Baptism and John 3

Nicodemus comes to talk to Jesus at night, curious about Jesus’ teaching and miracles.

Jesus seems to cut him off in mid curiosity and throws this at him, “Very truly I tell you, no one can see the kingdom of God unless they are born again.”

Nicodemus seems shocked by this statement, wonders how you can enter yo momma again and be rebirthed. So, Jesus responds:

“Very truly I tell you, no one can enter the kingdom of God unless they are born of water and the Spirit.  Flesh gives birth to flesh, but the Spirit gives birth to spirit.”

Many make the leap right over to baptism here. I understand why, but part of me wonders if we’re not jumping the gun a bit.

Some think born by water and the Spirit is the same event and refers to baptism.

Others, myself included, think being born by water is flesh giving birth to flesh—babies reside in a sack of water, the water breaks upon birth, etc. In order to reside in the eternal, spiritual kingdom you need a spiritual body granted by the Spirit not physical birth.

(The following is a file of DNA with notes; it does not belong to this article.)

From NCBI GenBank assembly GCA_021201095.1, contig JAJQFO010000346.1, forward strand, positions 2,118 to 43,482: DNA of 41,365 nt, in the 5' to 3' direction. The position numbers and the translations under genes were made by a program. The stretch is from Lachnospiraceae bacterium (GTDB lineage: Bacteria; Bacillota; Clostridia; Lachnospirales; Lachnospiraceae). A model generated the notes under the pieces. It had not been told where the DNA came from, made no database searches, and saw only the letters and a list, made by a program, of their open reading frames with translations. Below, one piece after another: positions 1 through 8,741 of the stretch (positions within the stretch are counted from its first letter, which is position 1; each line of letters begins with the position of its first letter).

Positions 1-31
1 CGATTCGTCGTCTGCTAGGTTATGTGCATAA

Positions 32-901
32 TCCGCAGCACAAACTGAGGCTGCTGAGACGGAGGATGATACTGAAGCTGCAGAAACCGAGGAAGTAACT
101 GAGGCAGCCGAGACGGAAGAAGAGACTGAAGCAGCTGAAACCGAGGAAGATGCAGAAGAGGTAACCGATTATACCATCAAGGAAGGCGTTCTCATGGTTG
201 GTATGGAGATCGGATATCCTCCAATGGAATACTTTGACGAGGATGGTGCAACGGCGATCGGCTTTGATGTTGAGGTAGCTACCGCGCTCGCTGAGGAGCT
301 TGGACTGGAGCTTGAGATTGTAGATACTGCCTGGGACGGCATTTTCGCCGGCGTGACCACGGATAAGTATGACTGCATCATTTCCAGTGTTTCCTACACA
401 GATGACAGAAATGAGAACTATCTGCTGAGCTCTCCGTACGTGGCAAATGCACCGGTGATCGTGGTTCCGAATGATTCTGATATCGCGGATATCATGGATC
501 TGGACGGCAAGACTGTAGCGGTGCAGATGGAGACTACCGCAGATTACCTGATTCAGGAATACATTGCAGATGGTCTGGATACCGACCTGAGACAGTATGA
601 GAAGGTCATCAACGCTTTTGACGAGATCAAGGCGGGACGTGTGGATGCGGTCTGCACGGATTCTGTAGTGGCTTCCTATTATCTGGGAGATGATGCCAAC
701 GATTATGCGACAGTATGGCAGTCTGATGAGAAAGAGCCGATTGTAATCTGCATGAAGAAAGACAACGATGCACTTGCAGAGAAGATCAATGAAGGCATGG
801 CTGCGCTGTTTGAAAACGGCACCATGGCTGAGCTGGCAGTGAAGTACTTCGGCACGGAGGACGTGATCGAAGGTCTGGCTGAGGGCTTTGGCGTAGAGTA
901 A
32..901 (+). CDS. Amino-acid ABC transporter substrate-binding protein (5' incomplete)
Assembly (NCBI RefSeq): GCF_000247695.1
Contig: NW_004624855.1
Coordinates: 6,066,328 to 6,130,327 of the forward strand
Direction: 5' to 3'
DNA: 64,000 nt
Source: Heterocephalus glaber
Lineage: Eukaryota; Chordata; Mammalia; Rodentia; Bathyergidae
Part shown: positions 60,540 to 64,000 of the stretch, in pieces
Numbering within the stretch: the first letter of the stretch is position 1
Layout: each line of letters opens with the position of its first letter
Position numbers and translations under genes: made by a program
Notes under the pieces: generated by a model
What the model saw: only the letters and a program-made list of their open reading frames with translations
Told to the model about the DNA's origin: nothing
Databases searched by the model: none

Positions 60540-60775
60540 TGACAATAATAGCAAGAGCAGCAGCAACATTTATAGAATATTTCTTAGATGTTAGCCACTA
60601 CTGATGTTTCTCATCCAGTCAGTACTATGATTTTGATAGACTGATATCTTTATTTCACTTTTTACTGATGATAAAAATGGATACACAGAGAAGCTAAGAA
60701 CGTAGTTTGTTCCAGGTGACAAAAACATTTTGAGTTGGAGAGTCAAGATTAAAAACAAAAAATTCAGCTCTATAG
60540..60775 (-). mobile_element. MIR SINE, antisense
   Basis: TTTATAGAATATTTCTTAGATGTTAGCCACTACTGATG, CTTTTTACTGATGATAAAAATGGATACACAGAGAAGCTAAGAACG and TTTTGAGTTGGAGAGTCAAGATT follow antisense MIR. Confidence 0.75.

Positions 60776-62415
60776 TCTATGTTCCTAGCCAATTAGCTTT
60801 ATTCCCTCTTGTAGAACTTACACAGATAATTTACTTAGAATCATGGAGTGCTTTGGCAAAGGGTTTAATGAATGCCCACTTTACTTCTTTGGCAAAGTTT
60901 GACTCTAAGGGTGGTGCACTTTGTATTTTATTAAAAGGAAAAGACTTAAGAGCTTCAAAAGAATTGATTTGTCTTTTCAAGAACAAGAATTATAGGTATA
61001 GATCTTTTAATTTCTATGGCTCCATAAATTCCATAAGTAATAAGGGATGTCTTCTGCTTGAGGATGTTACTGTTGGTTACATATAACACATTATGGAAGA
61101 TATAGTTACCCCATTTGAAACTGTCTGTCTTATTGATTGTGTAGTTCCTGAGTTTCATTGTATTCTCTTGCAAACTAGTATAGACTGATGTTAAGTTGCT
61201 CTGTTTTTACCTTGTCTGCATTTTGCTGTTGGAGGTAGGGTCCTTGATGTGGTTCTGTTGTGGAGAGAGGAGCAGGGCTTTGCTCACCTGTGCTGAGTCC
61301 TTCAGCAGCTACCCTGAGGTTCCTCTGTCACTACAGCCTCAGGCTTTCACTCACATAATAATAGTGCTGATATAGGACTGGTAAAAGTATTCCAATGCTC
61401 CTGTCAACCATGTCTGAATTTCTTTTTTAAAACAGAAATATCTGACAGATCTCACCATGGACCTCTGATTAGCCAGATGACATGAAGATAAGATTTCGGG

Nicodemus is confused by all this, too, which is nice for us, at least we’re not the only ones! Jesus asks him how he can be a teacher of Israel and not know this. I always feel bad for Nicodemus here!

But according to Jesus, if you know the Scriptures, what we call the Old Testament, you’d be thinking people should be born again.

“No one has ever gone into heaven except the one who came from heaven—the Son of Man” says Jesus.

He then goes on to talk about faith in John 3:16. He doesn’t say, “Therefore you should be baptized.” But whosoever believes in Him gets eternal life. Faith is the issue.

I don’t think baptism is what rebirths you. Some have taken it that way. If you read commentaries on John 3 many will just assume baptism here and go into all manner of arguments about baptism and skip what Jesus is saying.

I think Jesus is talking about spiritual birth to inherit the spiritual, eternal kingdom that flesh and blood birth doesn’t equip you for because the flesh dies.

Receiving this new birth is done by believing the Gospel, looking to the Son being lifted up like the snake on the pole in the wilderness.

Forcing baptism into this passage seems a stretch to me. It may have something to do with the picture at some point, but it’s certainly not Jesus’ point I don’t think.

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